marnie mcbean olympic rowing

Marnie McBean (left) and Kathleen Heddle with their gold medals for the women's coxless pair rowing event at the 1992 Barcelona Olympic Games.

The Mustangs rowing program falls nothing short of impressive, attracting young athletes from across the country. But one name stands alone — Marnie McBean. 

Marnie attended Western University in pursuit of a kinesiology degree, all while competing on the rowing team. When discussing her decision to compete for the Mustangs, she recalls the program’s notable reputation. Al Morrow, a former Mustangs rowing coach, was an individual Marnie had been eager to work with.

The alumna attended three Olympic Games, one of which she dropped out of because of an injury. Throughout the two competitions she had participated in, Marnie brought home three gold medals and one bronze.

Marnie, alongside her rowing partner, Kathleen Heddle, are the only two Canadian Olympians to record three gold medals in the Summer Games.

Marnie was named the Chef de Mission in the 2020 Tokyo Olympics.The Chef de Mission is granted to a former Canadian Olympian to lead and guide the competing athletes. Though often the spokesperson, the “Chef” also guides and cheers on the athletes throughout the Olympiad.  

Although she flew into Tokyo with lots of Olympic preparation and mentoring experience, Marnie wanted to focus her time on encouraging athletes to fuel their own passion and motivation.

“I don’t see myself as a motivator,” she says. “People are naturally motivated and have goals. It’s recognizing that starting is sometimes the hardest part. The trick is to realize that everyone has valleys, fears and doubts. No matter how normal we think we are, or our flaws, that doesn’t mean we’re not on the champions’ path.”

Marnie says it was exciting to have the opportunity as the head of delegation. Prior to attending the Olympics, she had been given a drum to bring from members of the Squamish nation.

“I felt blessed and honoured,” she says. “My purpose was to represent the friends and family who couldn’t be there and have a heartbeat resonate through the team from the drum. I ended up being the fan and the flag in the stands for as many Canadian moments as possible.”


Despite the safety measures that the pandemic had set in place, Marnie says these troubling times ended up highlighting the mature qualities within Canadian athletes.

“I learned a lot from the different athletes,” she notes. “The depth and care they had for their communities [at the start of the pandemic], whether that be as ambassadors for social distancing or the Black Lives Matter Movement, was impressive. They’ve advocated for the strength and health of all Canadians.”

Marnie is infamously known for her Olympic accomplishments with Heddle, who died earlier this year.

“Not too far from the Team Canada building was a beautiful remembrance tree. I went there quite early and I was able to tie a ribbon with [Kathleen’s] name on it. Her legacy was still with me.”

But Heddle’s legacy doesn’t end there. As the more introverted one in the pair, Heddle had taught Marnie a lot about how to communicate and listen better to the athletes present at the Olympics.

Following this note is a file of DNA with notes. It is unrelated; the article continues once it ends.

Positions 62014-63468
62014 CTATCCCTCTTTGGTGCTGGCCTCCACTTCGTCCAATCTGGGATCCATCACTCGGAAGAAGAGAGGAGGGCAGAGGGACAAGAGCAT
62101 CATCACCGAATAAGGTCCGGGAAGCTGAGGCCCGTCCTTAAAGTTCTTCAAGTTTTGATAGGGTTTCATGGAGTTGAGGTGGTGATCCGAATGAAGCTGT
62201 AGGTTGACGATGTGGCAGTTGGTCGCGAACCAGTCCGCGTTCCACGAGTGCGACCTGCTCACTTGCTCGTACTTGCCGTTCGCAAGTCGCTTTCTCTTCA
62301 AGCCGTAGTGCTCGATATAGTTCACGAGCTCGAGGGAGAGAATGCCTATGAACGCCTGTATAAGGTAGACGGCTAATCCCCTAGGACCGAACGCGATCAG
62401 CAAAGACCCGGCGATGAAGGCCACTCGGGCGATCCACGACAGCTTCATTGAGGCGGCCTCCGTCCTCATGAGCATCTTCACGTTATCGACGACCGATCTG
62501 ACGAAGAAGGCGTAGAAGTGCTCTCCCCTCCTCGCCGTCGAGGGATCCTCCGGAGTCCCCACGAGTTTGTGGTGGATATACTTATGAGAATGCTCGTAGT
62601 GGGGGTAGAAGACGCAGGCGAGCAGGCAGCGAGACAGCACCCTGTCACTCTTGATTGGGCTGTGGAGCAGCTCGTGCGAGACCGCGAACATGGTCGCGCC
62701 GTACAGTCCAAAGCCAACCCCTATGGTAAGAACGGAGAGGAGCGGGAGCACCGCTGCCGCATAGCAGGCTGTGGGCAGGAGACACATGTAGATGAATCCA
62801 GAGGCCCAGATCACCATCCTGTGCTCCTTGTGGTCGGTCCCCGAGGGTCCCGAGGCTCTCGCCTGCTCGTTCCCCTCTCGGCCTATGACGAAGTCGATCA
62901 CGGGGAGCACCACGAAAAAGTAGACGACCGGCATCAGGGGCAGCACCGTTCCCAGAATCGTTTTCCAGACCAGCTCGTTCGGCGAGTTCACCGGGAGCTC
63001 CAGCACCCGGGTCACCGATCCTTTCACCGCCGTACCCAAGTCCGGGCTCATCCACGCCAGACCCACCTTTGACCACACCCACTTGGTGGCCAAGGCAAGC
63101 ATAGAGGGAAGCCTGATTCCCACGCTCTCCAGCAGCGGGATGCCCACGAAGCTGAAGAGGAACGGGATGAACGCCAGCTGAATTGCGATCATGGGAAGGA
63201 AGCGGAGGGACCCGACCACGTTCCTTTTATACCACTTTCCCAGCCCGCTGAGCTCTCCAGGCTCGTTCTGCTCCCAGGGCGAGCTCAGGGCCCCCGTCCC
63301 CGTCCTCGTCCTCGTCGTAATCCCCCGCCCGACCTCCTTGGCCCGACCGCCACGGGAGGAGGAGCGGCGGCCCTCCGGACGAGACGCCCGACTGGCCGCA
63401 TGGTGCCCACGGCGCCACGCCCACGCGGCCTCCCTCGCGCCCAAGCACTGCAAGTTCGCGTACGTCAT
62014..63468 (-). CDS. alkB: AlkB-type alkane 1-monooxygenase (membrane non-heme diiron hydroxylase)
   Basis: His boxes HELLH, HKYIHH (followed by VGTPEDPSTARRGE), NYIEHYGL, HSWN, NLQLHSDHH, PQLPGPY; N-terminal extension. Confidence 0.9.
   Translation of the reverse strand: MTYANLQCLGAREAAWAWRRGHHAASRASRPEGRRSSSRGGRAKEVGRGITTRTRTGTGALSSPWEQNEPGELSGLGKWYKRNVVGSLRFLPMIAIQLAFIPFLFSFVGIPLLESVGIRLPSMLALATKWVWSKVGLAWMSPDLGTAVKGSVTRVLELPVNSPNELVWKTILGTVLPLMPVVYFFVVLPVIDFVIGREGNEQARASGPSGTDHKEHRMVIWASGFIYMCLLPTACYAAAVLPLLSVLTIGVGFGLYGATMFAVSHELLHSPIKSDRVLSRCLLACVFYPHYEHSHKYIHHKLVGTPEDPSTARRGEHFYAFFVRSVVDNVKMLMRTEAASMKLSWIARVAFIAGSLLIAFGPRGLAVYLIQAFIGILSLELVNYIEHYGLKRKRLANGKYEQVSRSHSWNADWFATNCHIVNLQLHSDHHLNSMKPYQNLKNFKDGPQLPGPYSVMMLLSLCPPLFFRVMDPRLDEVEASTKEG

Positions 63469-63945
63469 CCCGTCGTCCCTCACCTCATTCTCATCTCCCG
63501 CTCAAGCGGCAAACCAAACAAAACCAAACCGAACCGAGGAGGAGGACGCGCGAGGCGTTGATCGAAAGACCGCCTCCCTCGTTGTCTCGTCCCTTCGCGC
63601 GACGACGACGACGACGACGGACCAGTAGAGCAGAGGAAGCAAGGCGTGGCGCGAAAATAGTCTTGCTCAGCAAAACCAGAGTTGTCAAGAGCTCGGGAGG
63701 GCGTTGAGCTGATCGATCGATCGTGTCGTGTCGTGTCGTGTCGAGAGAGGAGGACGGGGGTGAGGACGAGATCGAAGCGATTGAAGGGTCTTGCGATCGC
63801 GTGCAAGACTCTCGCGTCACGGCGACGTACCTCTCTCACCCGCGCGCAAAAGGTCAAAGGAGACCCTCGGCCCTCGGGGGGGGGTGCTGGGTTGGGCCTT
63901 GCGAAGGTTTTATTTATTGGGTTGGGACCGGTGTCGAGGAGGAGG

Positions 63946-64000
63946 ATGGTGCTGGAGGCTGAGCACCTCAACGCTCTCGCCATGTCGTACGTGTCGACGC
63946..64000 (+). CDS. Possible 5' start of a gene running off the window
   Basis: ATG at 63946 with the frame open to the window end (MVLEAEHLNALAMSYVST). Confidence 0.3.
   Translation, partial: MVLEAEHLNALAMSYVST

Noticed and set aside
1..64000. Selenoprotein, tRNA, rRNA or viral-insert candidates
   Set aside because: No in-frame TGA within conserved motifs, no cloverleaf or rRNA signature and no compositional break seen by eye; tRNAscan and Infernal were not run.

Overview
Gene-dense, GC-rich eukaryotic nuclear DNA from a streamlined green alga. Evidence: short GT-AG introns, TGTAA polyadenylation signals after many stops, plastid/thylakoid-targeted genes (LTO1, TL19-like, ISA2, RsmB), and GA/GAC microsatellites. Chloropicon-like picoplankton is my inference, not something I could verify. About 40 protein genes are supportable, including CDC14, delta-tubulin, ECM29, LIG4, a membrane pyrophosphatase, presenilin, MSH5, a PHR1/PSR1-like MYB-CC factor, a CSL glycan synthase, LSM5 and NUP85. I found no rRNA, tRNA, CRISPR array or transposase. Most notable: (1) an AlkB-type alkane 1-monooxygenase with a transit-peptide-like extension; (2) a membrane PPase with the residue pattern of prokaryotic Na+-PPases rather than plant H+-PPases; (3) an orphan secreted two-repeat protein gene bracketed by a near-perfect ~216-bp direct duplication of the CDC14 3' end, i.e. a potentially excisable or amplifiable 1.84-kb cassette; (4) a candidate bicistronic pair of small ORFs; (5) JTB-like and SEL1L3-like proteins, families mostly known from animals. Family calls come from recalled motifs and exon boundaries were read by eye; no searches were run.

Marnie took this lesson with her to Tokyo, aiming to be a Chef to everybody, especially the quieter voices like Heddle.

Since her time competing at the Games, Marnie has been focusing on helping others in their team development, leadership skills and personal advancement. Her work revolves around presentations for corporations on ambition management and helping others set up their path to success. 

As a leader, Marnie strives to relay her wisdom about discovering a purpose. She recalls moments of darkness after coming home from the Olympics and how she eventually found the light. 

“I think it was because we lacked purpose. [Purpose] gives you direction and you don’t have to know if you’re going to get there. You’re just trying to close the gap between where you are and where you want to be,” explains Marnie. “One of the reasons I have a dog is because I don't like going out for a walk but I do like walking my dog. Even on a shady night, I'll take the dog out for a walk, because I've got a bit of a purpose. It’s all about finding a purpose.”

The former Olympian’s career is nothing short of remarkable, but she has yet to forget her time spent in London. 

“The community took good care of me. There were a lot of Western professors, the deans of kinesiology and people off campus that treated us like family. There was a lot of warmth to it and I’m grateful for that,” she says. “[Attending Western] really helped me keep my passion in rowing and reminded me that a big part of being great at something is you still have to enjoy it.”

Years later, Marnie continues to be active within the Olympic community, but says future possibilities are endless.

Her advice for university students and student-athletes is to remember that you never know until you try. She stresses that the first steps are always the hardest along the path. 

“You have to keep taking the steps. You don’t have to think about the goal or how big it is anymore. It really is normal people who are able to do extraordinary things.”


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